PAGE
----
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I’ve experienced a lot of firsts during my first few months here in Chromedia Far East Inc. My first job as a Web Developer, my first meal as a Web Developer; even my first ‘I-do-not-know-what-I’m-doing’ thoughts as a Web Developer while sitting in my swivel chair for the first time, setting up the environment and dependencies for my first project on my first Mac experience. I have a minor fear of doing or experiencing things for the first time. The gravity of the abysmal thoughts of unknowing-ness presses on me for every keystroke that I make; but I thought that I should start somewhere, somehow, before moving forward. And so, I was able to construct the first paragraph for this write-up.

Joining Spoke Health

I was assigned to the team working on the project called Spoke Health. From what I understand, it is a healthcare management web application that bridges U.S. based companies’ healthcare directly to medical/surgical facilities anywhere from local clinics to international medical centers. The idea of this project is to promote transparency of the healthcare system’s process, and eliminate excess charges in order to offer cheaper deals without compromising the quality of the services for the employees needing surgery.
Having joined the team far into the development process of the aforementioned project, a lot has already been set up and done; therefore, requiring a lot of catching up to do. I am learning the framework used for the project called Symfony, a framework for PHP web applications. It is used for big and convoluted databases such as this project because relational databases are better for its maintenance and scalability. Alongside Doctrine ORM, both constitute for the bulk of the server-side. The project also utilizes Twig as the template engine to create a more dynamic HTML.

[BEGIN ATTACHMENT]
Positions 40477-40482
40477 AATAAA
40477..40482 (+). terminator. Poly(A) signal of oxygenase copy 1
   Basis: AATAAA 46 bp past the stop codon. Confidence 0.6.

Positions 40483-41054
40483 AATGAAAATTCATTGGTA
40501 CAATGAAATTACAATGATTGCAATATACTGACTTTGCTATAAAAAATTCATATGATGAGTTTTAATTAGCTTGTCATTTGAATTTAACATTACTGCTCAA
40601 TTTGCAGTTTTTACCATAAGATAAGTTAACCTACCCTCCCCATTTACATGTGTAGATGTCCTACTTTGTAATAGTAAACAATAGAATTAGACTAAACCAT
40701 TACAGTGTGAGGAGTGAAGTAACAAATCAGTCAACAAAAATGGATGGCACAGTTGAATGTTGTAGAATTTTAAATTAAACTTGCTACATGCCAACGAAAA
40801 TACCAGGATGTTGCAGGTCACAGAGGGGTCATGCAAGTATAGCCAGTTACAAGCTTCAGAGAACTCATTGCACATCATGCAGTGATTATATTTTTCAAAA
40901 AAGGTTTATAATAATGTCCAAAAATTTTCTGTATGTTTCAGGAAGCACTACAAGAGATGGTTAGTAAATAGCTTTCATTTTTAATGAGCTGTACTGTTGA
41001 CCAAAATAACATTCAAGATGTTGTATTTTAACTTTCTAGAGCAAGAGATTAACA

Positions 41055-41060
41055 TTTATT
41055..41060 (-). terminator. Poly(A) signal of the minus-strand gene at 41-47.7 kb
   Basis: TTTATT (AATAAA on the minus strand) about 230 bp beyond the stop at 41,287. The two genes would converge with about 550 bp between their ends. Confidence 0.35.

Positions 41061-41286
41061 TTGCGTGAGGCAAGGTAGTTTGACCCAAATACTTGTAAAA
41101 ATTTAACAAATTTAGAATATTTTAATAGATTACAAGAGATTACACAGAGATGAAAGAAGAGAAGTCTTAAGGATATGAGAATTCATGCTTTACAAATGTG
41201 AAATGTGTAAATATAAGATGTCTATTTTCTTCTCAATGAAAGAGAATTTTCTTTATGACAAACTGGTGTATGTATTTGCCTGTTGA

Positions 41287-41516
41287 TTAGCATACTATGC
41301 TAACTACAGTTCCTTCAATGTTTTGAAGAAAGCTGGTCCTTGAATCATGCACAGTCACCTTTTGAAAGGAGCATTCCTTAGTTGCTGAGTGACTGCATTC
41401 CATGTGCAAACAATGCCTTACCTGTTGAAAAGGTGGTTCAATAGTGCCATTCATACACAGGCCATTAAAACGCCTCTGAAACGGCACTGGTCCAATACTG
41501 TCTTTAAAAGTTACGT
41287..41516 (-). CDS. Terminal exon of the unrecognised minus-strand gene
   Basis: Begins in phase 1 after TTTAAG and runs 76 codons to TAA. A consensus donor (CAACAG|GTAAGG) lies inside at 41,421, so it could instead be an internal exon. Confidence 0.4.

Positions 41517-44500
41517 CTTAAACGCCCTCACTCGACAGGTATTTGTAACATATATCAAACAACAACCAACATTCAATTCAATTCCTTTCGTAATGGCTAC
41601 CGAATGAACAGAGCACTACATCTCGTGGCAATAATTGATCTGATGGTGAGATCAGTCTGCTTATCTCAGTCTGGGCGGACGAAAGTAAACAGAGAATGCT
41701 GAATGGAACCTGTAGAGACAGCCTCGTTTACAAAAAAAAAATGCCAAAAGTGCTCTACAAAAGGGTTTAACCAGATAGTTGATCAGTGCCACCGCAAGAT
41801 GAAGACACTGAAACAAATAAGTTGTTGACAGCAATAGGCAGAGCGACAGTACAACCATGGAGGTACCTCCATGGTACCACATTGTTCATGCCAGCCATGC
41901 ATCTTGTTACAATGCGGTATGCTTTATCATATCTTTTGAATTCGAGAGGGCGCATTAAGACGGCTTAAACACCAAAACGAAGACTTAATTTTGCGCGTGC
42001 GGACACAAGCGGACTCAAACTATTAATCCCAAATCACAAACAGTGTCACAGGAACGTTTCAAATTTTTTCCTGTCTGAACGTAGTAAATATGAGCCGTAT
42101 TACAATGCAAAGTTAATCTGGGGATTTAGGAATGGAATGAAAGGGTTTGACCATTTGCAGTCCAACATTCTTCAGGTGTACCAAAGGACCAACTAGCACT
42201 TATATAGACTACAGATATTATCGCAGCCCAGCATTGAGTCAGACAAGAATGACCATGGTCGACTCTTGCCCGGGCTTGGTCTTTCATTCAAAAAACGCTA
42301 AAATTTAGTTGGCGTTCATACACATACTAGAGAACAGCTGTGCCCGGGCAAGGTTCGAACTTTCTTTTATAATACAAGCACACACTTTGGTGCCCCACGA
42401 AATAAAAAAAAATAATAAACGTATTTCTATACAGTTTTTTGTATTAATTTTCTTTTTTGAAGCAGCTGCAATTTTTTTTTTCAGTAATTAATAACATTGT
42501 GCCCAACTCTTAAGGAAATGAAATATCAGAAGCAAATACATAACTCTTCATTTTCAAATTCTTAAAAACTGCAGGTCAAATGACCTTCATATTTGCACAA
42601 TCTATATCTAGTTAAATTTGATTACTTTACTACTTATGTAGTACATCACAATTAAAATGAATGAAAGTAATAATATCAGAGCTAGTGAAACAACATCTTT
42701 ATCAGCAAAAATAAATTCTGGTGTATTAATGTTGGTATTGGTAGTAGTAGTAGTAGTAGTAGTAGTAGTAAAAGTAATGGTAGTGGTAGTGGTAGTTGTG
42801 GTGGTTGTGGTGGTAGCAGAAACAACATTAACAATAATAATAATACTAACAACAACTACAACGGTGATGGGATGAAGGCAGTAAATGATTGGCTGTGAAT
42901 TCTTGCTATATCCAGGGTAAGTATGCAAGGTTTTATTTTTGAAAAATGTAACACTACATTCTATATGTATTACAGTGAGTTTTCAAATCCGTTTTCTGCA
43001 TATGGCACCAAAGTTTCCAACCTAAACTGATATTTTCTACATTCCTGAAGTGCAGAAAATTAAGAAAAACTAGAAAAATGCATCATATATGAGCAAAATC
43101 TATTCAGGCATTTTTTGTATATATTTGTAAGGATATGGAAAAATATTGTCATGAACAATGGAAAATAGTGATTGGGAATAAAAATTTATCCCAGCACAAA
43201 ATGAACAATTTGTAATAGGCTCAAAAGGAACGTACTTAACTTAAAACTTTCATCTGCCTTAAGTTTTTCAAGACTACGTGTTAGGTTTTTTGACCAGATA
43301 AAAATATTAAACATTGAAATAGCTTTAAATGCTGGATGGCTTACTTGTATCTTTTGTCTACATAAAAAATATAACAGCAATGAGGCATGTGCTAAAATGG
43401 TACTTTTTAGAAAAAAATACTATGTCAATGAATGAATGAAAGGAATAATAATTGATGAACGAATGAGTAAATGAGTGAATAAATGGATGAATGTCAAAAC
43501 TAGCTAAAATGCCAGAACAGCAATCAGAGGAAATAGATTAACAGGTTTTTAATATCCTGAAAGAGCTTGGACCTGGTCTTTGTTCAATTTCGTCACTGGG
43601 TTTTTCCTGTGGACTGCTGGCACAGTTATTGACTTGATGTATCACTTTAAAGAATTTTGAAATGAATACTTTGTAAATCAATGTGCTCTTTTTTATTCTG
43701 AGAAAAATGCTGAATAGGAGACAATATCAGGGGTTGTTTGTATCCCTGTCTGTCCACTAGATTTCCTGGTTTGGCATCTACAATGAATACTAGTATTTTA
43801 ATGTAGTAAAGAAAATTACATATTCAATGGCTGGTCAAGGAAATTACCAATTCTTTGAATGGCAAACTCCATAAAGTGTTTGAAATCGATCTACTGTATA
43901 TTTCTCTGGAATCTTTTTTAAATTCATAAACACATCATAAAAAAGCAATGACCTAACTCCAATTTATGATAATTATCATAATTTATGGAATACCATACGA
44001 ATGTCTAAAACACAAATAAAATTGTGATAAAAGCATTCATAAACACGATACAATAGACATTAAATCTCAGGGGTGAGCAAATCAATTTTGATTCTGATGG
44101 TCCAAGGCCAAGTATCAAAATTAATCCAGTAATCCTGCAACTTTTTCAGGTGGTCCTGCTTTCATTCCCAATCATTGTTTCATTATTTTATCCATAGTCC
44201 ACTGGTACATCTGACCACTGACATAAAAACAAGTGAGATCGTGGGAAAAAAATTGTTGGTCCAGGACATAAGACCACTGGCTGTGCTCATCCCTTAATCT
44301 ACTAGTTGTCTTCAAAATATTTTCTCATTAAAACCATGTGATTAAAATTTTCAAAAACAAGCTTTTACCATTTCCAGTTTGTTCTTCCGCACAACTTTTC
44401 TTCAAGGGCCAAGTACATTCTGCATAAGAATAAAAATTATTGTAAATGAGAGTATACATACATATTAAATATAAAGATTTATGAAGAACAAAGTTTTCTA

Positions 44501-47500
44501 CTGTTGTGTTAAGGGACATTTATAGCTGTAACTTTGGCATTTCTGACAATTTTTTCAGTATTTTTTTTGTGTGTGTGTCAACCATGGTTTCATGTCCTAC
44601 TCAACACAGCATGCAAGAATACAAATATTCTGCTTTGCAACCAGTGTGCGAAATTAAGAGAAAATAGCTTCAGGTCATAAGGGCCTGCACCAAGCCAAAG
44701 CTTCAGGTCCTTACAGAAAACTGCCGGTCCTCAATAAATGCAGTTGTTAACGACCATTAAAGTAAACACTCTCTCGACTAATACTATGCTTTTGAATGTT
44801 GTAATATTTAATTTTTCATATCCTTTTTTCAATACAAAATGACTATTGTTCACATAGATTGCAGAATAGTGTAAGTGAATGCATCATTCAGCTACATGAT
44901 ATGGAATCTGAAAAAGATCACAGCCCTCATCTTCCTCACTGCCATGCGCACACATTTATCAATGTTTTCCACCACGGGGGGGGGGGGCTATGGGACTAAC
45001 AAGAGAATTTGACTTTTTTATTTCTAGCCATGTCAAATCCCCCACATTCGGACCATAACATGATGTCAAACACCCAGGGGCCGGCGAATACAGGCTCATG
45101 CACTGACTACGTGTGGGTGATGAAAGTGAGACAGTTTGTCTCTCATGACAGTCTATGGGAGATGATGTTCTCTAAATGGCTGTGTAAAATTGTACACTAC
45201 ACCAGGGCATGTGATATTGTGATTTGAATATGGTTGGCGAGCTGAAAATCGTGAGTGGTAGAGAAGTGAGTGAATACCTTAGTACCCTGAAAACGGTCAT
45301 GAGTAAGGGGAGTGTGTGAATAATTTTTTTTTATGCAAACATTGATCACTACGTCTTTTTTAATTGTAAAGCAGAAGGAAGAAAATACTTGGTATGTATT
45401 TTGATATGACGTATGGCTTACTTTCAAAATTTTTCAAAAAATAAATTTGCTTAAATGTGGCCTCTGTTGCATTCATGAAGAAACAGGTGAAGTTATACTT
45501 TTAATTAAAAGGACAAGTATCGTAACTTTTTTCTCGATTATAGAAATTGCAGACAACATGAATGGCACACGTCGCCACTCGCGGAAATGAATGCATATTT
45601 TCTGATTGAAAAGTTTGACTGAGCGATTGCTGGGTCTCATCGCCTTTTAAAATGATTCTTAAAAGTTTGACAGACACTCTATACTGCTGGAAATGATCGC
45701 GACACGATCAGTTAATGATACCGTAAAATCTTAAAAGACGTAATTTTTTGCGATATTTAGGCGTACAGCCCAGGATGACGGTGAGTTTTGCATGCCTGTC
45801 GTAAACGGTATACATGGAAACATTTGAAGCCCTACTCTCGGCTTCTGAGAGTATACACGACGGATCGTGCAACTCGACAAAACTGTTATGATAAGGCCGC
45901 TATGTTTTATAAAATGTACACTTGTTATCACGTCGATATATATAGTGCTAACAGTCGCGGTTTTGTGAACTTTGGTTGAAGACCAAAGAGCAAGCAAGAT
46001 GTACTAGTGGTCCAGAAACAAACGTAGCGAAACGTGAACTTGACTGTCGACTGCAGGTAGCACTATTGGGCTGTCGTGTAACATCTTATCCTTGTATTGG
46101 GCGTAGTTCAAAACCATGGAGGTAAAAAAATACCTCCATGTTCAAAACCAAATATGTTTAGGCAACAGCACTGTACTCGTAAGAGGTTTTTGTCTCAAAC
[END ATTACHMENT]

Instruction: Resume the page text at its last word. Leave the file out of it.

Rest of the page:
For the front end, Spoke uses React, a JavaScript library, and integrates it with another JavaScript library called Redux to promptly transition into React -Redux pages for a more responsive user experience in an efficient and scalable manner.

Technical Firsts

With these highly-regarded technologies in practice, a lot needs to be learned for the development of Spoke Health. When I joined the project, I began at the back end where my tasks were improvements for the queries of several pages of the project which was, for me, a good introduction to the project since I gained my familiarity of its star player, Symfony, through those tasks.
For my first taste of React-Redux, the task was to implement the profile page of Spoke’s Employee Portal. It was quite the challenge since, again, the implementation was a new experience. But the more I was working with it, the more I see why it is a topnotch front end implementation. More firsts for me!
On to its new features, the biggest and most recent that Spoke Health offers are its video call and chat functionalities brought by using Tokbox’s WebRTC platform, Opentok. It was being worked on when I first joined the team. Some upcoming functionalities are also currently being developed, like a new way of creating administrative users, as well as varied functions relating to Spoke Health’s different user roles. This, along with the focus of the team’s recent Sprint which was all about the security of the system. The security measures and considerations the team undertook are in-line with the United States’ HIPAA (Health Insurance Portability and Accountability Act of 1996) compliance. Aside from the communication functionalities and new security features, another recent change for the project is the UI design which is a subtle deviation from the previous one. All the changes for Spoke made were definitely improvements from the project’s previous iterations.

A Personal Retrospective

In every Retrospective meeting I’ve attended for Spoke Health, we had to answer four questions that reflect our experiences during a Sprint. One of these questions asks: “What have you learned”? Every time, I answer “I’ve learned a lot”. Maybe a ‘template’ (lazy) answer, but it’s the truth. And until now, the statement holds true for me. Learning is a never-ending process- the more you know, the less you actually know. And in a developing environment, more challenges means more opportunities for learning. So I take on these challenges, enjoy the struggle, and look forward to more first-times in the future.

John Jewell Dino